Stanley Milgram Tried to Warn Us

Do you ever feel like you’re the only sentient being in a sea of robots?

Whether it’s the latest headline, a new social movement, or a government directive, there’s a disturbing trend of people just accepting information at face value and then feverishly repeating and defending it. 

I’m pretty confident there’s a connection between this blind obedience to perceived authority, and the way children are educated.

Studies have shown that a significant percentage of people tend to conform to authority—even when it conflicts with their own knowledge, beliefs, or morals. 

It doesn’t seem like things have improved much since Stanley Milgram’s famous 1963 study found that 65% of participants were willing to administer what they believed were painful electric shocks to another person simply because they were told to do so by an authority figure .

This phenomenon isn’t just limited to extreme situations; it pervades everyday life, and it starts young.

By design.

In schools, children are taught to memorize and regurgitate information rather than to study, question, and understand it.

Recent surveys have shown a whopping 80% of teachers said that they spend too much time preparing students for standardized tests, which emphasize rote memorization over critical thinking.

This kind of education encourages children to accept information without questioning its validity. Obviously this carries over into adulthood; just look around.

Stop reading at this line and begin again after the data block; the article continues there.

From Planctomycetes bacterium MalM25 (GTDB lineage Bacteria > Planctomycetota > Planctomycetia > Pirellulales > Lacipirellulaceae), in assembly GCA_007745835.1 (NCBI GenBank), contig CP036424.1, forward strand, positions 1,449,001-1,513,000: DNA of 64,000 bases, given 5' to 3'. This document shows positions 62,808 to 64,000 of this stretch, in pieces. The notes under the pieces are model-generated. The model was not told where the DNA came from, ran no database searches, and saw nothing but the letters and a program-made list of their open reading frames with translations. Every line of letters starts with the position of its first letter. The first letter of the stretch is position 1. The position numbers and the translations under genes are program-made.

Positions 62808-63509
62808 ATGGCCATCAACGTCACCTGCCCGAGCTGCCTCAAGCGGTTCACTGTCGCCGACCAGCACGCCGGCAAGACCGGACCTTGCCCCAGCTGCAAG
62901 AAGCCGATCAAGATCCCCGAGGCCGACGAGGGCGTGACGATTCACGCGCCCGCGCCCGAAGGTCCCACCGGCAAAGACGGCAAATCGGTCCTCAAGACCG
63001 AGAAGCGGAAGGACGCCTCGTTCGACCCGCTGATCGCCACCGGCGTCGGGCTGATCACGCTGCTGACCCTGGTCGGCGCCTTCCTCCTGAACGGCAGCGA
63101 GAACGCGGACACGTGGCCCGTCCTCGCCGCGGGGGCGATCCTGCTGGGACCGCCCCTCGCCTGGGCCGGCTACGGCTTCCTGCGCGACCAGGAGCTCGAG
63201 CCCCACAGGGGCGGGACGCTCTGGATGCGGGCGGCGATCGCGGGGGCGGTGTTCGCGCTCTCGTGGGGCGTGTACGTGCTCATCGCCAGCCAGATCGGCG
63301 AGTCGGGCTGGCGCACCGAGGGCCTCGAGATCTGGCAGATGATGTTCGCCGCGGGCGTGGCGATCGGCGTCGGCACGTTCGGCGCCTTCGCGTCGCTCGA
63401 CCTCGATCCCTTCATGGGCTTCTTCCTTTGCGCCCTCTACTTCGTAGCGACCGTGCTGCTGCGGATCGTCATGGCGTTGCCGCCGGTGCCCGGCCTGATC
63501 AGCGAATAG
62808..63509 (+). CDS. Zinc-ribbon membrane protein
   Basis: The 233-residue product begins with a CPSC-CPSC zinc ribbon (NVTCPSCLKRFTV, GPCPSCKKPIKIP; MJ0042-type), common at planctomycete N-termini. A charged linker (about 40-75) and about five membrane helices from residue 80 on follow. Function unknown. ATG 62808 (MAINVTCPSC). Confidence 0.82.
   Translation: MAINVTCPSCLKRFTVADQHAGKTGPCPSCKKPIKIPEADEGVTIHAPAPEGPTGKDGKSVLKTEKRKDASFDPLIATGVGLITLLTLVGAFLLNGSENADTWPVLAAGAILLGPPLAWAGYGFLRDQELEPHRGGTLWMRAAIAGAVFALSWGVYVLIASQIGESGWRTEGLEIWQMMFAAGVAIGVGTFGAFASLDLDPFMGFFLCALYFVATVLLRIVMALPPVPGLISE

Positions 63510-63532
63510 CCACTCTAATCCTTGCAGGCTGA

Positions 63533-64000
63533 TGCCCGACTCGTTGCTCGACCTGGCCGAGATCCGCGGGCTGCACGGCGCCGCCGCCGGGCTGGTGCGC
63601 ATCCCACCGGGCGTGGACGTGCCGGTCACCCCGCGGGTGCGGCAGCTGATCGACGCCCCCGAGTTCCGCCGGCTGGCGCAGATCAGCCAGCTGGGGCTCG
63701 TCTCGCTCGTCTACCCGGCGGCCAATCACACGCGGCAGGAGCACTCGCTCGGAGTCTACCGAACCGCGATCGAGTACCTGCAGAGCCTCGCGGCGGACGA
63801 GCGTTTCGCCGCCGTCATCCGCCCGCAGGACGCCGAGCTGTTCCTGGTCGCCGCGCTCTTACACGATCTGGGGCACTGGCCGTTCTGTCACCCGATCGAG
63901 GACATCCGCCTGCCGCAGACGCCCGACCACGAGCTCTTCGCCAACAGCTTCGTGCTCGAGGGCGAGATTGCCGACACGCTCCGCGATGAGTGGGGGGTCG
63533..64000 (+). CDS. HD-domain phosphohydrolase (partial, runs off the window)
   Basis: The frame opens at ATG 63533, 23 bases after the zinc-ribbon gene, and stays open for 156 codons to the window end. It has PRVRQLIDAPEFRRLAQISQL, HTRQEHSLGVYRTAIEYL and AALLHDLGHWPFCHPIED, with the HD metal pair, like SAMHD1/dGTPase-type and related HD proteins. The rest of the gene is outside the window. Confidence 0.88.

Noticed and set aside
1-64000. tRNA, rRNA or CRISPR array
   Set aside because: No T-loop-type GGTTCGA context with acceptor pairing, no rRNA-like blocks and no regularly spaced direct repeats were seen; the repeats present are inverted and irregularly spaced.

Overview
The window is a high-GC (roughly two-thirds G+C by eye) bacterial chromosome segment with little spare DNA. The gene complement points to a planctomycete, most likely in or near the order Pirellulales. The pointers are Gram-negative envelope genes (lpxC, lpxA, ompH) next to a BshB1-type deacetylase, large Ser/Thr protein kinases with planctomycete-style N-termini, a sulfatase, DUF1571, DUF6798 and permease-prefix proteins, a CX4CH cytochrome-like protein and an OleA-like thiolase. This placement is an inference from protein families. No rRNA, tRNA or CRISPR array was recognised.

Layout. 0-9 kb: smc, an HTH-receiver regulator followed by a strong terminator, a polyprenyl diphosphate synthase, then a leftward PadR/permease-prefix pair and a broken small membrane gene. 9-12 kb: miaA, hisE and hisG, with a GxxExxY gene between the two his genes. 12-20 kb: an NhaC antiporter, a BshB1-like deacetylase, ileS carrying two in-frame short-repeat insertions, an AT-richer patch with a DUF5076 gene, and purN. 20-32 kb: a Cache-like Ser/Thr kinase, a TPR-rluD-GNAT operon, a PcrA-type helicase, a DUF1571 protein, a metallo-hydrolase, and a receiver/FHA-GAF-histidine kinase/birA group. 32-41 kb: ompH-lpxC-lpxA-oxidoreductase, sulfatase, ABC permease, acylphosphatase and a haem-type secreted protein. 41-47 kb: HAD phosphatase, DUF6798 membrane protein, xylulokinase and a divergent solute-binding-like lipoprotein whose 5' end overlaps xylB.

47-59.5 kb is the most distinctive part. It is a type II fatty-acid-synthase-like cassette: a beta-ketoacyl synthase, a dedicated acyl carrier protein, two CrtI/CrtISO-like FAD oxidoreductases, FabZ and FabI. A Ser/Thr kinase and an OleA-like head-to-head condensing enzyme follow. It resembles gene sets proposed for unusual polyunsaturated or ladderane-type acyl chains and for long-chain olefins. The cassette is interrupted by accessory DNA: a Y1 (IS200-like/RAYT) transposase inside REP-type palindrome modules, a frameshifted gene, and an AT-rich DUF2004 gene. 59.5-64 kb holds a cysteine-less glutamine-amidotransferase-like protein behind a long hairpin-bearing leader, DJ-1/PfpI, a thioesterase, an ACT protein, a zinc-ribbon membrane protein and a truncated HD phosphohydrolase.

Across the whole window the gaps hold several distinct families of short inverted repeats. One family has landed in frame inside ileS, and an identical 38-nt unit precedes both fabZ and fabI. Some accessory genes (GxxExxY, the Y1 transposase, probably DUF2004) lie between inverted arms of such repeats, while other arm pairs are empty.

But what if we could change this pattern?

What if we could teach the rising generation to think critically and independently from a young age?

That’s exactly what we set out to do when we created the Tuttle Twins.

Our books are designed to help kids learn to think for themselves, question what they’re told, and understand essential principles like freedom, responsibility, and entrepreneurship.

For example, The Tuttle Twins and the Creature from Jekyll Island, teaches kids about the Federal Reserve and monetary policy. Rather than just repeating the mainstream narrative, it encourages kids to explore the origins of money and the impact of centralized banking on their lives.

Or The Tuttle Twins and the Education Vacation, which challenges the compulsory schooling system and shows kids alternative ways to learn about and engage with the world around them.

By providing these kinds of stories and lessons, we equip kids with the tools they need to navigate a world full of conflicting information pushed by authoritative voices.

We’re not telling them what to think; we’re teaching them how to think!

As part of our mission to spread these important values, we’re aiming to get the Tuttle Twins into 100,000 new homes this year.

We need your help to achieve this goal!

Please share this link with your friends and on social media! It offers them a free magazine that explains more about our award-winning books and how they can help parents educate their children about principles and values that schools no longer teach.

We can break the cycle of blind obedience and empower the next generation to think independently and critically.

We are out to make a significant impact on the future we’re all going to inherit.

Thanks for helping us!

— Connor

P.S. Once you’ve snagged your free magazine, don’t forget to share this email with friends and family who you think would like to learn more about us!

Want More?

The Tuttle Twins children’s book series is read by hundreds of thousands of families across the country, and nearly a million books (in a dozen languages!) are teaching children like yours about the ideas of a free society.

Textbooks don’t teach this; schools don’t mention it.

It’s up to you—and our books can help. Check out the Tuttle Twins books to see if they’re a fit for your family!